San Romano ai Monti is an obscure early 20th century deconsecrated school church formerly listed by the Diocese at Via degli Zingari 13 in the rione Monti.
The dedication was to St Romanus.
Casa Stefanoni Edit
The enormous premises here, occupying a flank of the Viminal Hill and elevated above the street, seem to have originated in the 16th century as the Casa Stefanoni which had a tower attached. It seems to feature on the city map by Antonio Tempesta, and is noted under this name on the Nolli map of 1748.
By that time the premises had been rebuilt as a multi-occupancy palazzo -an early version of a high-class apartment block. It was provided with a monumental entrance stairway with a nymphaeum at the top, dated to the early 18th century.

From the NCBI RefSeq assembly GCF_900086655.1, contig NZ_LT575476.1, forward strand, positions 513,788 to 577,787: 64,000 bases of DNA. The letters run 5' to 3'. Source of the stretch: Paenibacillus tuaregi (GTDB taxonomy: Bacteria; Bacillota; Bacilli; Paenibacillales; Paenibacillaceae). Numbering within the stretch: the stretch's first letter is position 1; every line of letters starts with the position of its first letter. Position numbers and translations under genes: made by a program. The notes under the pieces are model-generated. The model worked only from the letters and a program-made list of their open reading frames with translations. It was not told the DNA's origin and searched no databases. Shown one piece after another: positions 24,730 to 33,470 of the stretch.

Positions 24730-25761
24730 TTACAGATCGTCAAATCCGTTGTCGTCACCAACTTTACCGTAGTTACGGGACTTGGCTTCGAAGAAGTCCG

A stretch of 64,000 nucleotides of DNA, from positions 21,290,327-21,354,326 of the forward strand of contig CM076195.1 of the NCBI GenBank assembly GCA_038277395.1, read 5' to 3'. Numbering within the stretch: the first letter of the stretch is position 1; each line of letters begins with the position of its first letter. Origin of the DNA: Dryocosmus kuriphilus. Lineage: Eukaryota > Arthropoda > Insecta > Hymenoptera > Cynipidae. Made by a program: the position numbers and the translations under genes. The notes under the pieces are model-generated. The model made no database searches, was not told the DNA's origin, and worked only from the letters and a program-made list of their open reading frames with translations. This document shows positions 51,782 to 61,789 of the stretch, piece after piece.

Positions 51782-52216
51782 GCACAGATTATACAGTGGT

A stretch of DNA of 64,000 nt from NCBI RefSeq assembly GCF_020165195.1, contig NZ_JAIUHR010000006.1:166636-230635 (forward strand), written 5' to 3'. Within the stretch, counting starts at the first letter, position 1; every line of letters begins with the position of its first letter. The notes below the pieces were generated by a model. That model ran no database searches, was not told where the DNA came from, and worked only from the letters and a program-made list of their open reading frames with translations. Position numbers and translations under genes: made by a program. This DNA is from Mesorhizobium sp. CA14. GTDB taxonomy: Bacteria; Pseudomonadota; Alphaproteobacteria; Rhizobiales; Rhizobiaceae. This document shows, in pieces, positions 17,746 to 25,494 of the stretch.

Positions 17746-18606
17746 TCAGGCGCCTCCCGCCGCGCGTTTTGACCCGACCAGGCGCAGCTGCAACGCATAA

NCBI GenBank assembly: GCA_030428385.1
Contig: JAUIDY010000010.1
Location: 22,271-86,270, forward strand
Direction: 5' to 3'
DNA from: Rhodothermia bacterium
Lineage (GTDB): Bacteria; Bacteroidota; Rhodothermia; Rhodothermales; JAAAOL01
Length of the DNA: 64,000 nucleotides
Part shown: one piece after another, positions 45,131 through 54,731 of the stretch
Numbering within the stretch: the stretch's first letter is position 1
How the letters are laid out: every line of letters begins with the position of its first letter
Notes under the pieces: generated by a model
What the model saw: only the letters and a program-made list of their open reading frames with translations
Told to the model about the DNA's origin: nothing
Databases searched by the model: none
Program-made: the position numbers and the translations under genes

However the area to the west, the Suburra, had been low-class since ancient times and was to remain so.
In 1839, the premises were bought by the Apostolic Camera (Papal treasury) from the Gervasi family, and leased to the De La Salle Brothers to run as a day-school for the local poor children. This was the Istituto Sant'Antonio. The undertaking received great assistance from the famous and erudite Cardinal Angelo Mai, then head of the Vatican Library (he was made a cardinal in 1838).
In 1856 the congregation purchased the property, and extended it by adding a block to the left of the entrance, on the corner with the little dead-end street now called Via San Giovanni Labre. This contained a chapel, which had a frescoed interior depicting the Apostles and Evangelists. A separate boarding school was set up, the Istituto Immacolata Concezione, and in honour of the Immaculate Conception a statue was inserted into the entrance nymphaeum.